Factorization method for solving differential equations

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Description of the method

The factorization method is a method that can be used to solve certain kinds of differential equations. The idea behind the method is to start with a differential equation:

F(x,y,y',\dots,y^{(k)}) = 0

and try to factor the expression F as a product of two expressions, say G and H. The differential equation now becomes:

G(x,y,y',\dots,y^{(k)})H(x,y,y',\dots,y^{(k)}) = 0

We now consider the two equations:

G(x,y,y',\dots,y^{(k)}) = 0

H(x,y,y',\dots,y^{(k)}) = 0

It is clear that any functional (respectively, relational) solution for either of the equations is a functional (respectively, relational) solution for F. Conversely, any functional (respectively, relational) solution for F must, at every point in the domain, satisfy one of the differential equations. However, we need to worry about the possibility of a functional solution for F that is a solution for G on part of its domain and a solution for H on part of its domain. It is quite rare for these "mixed" solutions to occur, but it does make sense to check for them.

The general solution for F can thus be expressed as:

(General solution for G) \bigcup (General solution for H) \bigcup (Any solution for F that is a solution for G on part of the domain and a solution for H on part of the domain)

Applicability

The factorization method is limited to situations where the expression can be factorized. Further, even if factorization is possible, there is no guarantee that the factor differential equations can be solved. Thus, the method has limited applicability.

However, there are some situations where this method can be used reliably:

Counting degrees of freedom

The total number of degrees of freedom (i.e., freely varying parameters in the general solution) for F is generally taken to be the maximum of the number of degrees of freedom for each of the solution families. In particular, assuming there are no mixed solutions, the number of degrees of freedom for F is the maximum of the number of degrees of freedom for G and the number of degrees of freedom for H.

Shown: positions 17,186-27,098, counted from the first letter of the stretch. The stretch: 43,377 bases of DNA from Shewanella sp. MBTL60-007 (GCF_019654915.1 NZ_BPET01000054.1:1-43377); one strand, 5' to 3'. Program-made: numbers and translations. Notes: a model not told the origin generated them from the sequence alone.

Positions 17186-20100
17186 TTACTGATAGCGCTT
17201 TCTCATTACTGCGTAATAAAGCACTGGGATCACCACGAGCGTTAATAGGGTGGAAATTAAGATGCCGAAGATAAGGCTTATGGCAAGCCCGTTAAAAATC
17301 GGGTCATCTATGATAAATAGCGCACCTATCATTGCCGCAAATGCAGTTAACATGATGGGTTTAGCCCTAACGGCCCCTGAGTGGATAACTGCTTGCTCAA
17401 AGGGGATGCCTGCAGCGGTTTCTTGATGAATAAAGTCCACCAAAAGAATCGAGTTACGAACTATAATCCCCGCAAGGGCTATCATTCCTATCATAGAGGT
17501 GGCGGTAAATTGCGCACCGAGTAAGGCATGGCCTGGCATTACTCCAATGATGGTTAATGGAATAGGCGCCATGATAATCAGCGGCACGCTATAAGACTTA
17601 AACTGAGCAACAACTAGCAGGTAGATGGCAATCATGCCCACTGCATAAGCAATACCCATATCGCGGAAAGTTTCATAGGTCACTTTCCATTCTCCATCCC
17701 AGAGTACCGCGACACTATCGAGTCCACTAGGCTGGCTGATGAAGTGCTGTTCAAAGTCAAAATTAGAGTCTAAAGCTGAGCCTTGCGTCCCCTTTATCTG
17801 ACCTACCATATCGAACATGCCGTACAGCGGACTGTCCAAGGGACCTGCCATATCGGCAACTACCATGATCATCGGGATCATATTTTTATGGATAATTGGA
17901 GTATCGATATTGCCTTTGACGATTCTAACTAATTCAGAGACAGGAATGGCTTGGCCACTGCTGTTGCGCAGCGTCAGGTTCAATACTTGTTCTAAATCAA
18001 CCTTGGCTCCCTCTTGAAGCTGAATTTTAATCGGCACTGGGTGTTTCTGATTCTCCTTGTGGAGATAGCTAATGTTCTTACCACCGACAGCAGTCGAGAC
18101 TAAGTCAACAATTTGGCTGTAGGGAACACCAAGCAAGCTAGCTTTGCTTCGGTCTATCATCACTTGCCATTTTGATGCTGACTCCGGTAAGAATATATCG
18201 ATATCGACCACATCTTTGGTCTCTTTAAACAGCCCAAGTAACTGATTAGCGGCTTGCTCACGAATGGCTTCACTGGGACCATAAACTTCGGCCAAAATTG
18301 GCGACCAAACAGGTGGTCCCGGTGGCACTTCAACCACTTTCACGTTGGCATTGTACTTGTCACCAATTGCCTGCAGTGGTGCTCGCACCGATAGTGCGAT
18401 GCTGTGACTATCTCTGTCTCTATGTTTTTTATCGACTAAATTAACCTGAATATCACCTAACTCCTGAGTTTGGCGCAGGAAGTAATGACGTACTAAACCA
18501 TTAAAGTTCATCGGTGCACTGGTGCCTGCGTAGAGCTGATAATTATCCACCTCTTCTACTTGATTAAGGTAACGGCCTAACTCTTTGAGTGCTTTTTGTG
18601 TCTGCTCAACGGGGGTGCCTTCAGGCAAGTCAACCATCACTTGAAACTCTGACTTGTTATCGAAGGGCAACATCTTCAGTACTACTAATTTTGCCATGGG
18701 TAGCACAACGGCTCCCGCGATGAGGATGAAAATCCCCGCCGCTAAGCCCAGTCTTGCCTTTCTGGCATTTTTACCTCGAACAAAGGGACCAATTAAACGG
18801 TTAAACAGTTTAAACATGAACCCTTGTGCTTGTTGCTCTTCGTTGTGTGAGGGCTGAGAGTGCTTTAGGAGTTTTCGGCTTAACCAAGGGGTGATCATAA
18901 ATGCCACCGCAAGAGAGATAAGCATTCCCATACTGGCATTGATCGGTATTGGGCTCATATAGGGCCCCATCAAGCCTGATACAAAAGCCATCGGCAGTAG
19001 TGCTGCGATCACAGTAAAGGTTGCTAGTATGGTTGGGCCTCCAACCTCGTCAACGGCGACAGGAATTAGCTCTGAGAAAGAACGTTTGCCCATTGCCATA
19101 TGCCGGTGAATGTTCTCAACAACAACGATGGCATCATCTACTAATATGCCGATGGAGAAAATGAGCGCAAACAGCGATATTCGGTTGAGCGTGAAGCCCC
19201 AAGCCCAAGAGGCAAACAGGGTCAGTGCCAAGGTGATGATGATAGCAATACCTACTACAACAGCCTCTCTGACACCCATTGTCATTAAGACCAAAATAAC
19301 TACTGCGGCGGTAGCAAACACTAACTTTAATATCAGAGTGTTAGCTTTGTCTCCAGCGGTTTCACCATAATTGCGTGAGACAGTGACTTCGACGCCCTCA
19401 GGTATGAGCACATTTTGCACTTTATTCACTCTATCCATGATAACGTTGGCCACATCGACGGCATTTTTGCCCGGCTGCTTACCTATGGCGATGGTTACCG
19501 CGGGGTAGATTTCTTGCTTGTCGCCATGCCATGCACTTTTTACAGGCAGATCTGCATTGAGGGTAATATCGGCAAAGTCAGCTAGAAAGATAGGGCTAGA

The reason we take the maximum instead of the sum is that the freely varying parameters for the separate solution families are not interacting with each other. Geometrically, this is related to the idea that when we take the union of two one-dimensional things (lines or curves) we still get a one-dimensional thing (line or curve).

Examples

Example without mixed solutions

Consider the differential equation:

(y')^2 - 3yy' + 2y^2 = 0

This can be factored to give:

(y' - y)(y' - 2y) = 0

Thus, the differential equations we need to solve individually are:

y' = y, \qquad y' = 2y

The solutions are respectively:

y = C_1e^x, \qquad y = C_2e^{2x}, \qquad C_1,C_2 \in \R

The general solution includes both solution families. Let's now consider the possibility of a mixed solution, i.e., a function y = f(x) such that y' = y for part of the domain and y' = 2y for the rest of the domain. At a transition point, we must have y' = y = 2y forcing y = 0. But in either solution, setting y = 0 forces the solution identically to be the zero function. This actually can be realized completely as a solution in either family, hence the only mixed solution actually lies as a pure solution in both families. The general solution is thus a union of two solution families:

  • y = Ce^x, C \in \R
  • y = Ce^{2x}, C \in \R

Example with mixed solutions

Consider the differential equation:

(y' - 2x)(y' - 3x^2) = 0